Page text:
Arnie and Roxanne both raised some important points in their comments on my post on Curriculum Consultants earlier this week. How do you establish relationships with curriculum consultants? So I thought it might be helpful for me to share how I’ve worked with some of our consultants.
- Peeking in. Often our consultants stop by the instructional technology department to ask questions or to get assistance hooking up a presenter’s laptop to a projector. If something interesting is happening on my TV and they have a moment, they come in and watch for a little while. Sometimes I call them when I see something going on that I know they’d be interested in. They can’t always come and they aren’t always even in the building, but occasionally they see what’s happening.
- Passing by. Related to that, sometimes when I pass them in the hallway, I tell them a story of a videoconference we just did that addresses their curriculum content area.
- Network Resource Meetings. Most of our consultants offer what we call network resource meetings for our local schools. This means that in a particular building one teacher might be the math resource teacher, another teacher is the language arts resource teacher, etc. Our consultants may offer 2-4 of these meetings throughout the year. I’ve been to most of these meetings at least once or twice in the last several years. Sometimes it’s just a 5-10 minute blurb about VCs in that content area. A few times we’ve actually hooked up to a content provider for a 15-30 minute demo. It just takes asking for some time on their agenda.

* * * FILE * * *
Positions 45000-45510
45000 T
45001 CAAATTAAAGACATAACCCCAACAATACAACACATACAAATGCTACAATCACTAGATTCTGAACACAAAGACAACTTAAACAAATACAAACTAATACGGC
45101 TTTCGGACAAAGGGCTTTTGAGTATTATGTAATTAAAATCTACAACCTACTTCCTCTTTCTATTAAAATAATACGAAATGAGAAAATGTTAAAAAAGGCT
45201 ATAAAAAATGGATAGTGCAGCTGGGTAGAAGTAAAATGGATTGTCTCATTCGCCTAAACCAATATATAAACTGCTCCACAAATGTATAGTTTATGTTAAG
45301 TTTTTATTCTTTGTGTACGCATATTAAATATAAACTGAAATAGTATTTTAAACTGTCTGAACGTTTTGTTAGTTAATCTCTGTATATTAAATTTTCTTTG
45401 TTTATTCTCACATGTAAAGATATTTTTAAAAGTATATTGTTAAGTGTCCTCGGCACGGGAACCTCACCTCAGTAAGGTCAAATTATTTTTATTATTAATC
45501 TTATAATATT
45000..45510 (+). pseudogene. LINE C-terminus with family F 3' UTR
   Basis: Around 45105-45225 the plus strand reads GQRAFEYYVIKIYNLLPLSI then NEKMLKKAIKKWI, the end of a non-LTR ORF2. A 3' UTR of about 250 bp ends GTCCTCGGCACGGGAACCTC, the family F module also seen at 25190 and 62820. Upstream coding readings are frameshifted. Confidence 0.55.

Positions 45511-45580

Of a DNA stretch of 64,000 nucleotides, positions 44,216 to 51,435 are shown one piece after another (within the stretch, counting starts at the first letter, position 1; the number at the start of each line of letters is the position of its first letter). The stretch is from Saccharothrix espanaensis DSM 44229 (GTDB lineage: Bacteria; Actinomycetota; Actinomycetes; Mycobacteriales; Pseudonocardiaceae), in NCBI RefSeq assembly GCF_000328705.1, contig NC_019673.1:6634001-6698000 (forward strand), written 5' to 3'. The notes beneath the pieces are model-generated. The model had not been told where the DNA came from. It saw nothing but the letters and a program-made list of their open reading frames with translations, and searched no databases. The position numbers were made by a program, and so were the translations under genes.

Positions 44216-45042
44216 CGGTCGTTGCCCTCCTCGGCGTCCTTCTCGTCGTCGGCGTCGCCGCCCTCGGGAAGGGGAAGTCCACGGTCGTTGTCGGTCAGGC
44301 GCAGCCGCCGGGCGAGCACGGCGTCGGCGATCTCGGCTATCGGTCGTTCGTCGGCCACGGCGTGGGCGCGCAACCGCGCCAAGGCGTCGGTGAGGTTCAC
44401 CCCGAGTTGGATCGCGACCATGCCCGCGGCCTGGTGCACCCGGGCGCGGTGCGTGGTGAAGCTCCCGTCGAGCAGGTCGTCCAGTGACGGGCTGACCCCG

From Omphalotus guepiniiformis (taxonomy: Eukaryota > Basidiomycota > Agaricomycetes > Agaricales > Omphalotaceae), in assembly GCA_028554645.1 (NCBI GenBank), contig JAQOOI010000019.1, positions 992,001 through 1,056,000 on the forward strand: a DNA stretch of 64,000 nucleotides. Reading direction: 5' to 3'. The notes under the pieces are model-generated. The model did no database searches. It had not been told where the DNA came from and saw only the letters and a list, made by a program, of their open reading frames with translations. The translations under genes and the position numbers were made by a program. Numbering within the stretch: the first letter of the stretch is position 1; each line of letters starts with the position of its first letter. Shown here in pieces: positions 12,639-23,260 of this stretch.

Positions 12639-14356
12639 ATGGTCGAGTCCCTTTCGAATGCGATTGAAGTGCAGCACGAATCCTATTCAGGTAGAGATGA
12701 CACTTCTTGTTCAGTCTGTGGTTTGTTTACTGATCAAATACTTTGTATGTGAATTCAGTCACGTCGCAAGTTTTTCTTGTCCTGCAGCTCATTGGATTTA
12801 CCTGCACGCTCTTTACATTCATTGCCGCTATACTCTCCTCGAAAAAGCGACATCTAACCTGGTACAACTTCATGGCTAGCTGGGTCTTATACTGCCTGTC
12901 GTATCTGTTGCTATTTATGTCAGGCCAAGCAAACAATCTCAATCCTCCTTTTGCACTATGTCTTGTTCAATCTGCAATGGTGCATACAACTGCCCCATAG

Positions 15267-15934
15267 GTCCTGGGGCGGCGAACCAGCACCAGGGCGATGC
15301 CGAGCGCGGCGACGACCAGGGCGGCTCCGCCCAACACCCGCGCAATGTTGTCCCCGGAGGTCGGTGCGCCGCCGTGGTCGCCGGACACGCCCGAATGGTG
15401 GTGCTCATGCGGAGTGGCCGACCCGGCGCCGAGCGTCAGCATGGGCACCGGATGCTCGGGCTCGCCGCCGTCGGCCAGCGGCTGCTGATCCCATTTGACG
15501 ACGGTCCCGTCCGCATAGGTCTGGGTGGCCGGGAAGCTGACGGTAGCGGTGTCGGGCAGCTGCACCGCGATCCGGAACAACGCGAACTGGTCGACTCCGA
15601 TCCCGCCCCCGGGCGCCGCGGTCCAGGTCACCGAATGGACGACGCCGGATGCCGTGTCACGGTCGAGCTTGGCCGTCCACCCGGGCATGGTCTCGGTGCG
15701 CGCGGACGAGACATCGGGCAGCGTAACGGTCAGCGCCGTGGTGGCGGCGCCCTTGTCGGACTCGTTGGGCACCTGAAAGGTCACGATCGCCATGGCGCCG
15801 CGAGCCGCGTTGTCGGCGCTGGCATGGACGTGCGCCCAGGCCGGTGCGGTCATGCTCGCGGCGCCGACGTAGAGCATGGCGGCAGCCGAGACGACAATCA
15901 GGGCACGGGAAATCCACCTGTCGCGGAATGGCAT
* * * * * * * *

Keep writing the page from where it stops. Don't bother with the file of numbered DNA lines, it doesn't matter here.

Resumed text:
- ASK Programs. Three of our content area consultants help me with ASK programs. Our language arts consultant has suggested books and resources to put in the kits. Two other consultants have helped me set up interviews with local experts: a Safe Shelter employee for the book Cracker Jackson, and a panel of people who work with the homeless in various capacities for the book Monkey Island. What’s neat about these last two relationships is that we both feel that the other person is doing all the work. They arrange and work with the expert, and I schedule the schools and help them prepare the students. I think that’s a great definition of a collaboration – when we both feel that the other is doing the majority of the work!
- Begging for help. Once the consultants are aware of VC and it’s benefits, then I can ask them for help on projects as I wrote about earlier. The trick there is to plan far enough ahead that you have a wide window of 2-4 months for them to fit it into their schedule. So I just said – here’s what I want to do and when can you meet for a couple hours so we can make sure this appropriately addresses the curriculum?
- Attending meetings & workshops. Of course, it goes the other way too. It helps to attend curriculum consultant meetings to hear what everyone is doing. It’s good to know what the state curriculum revision schedule is and who is working on writing curriculum this year. We are busy too of course, but once in a while, getting a good dose of the non technology educational training and professional development that local educators are attending is a valuable experience. See my posts on Constructing Support and Analyzing Errors and Can Teachers Do This Alone? (written after attending a curriculum directors meeting).
So, do you work with the curriculum consultants in your educational service center or district office? How did you establish the relationships and how are you collaborating with them?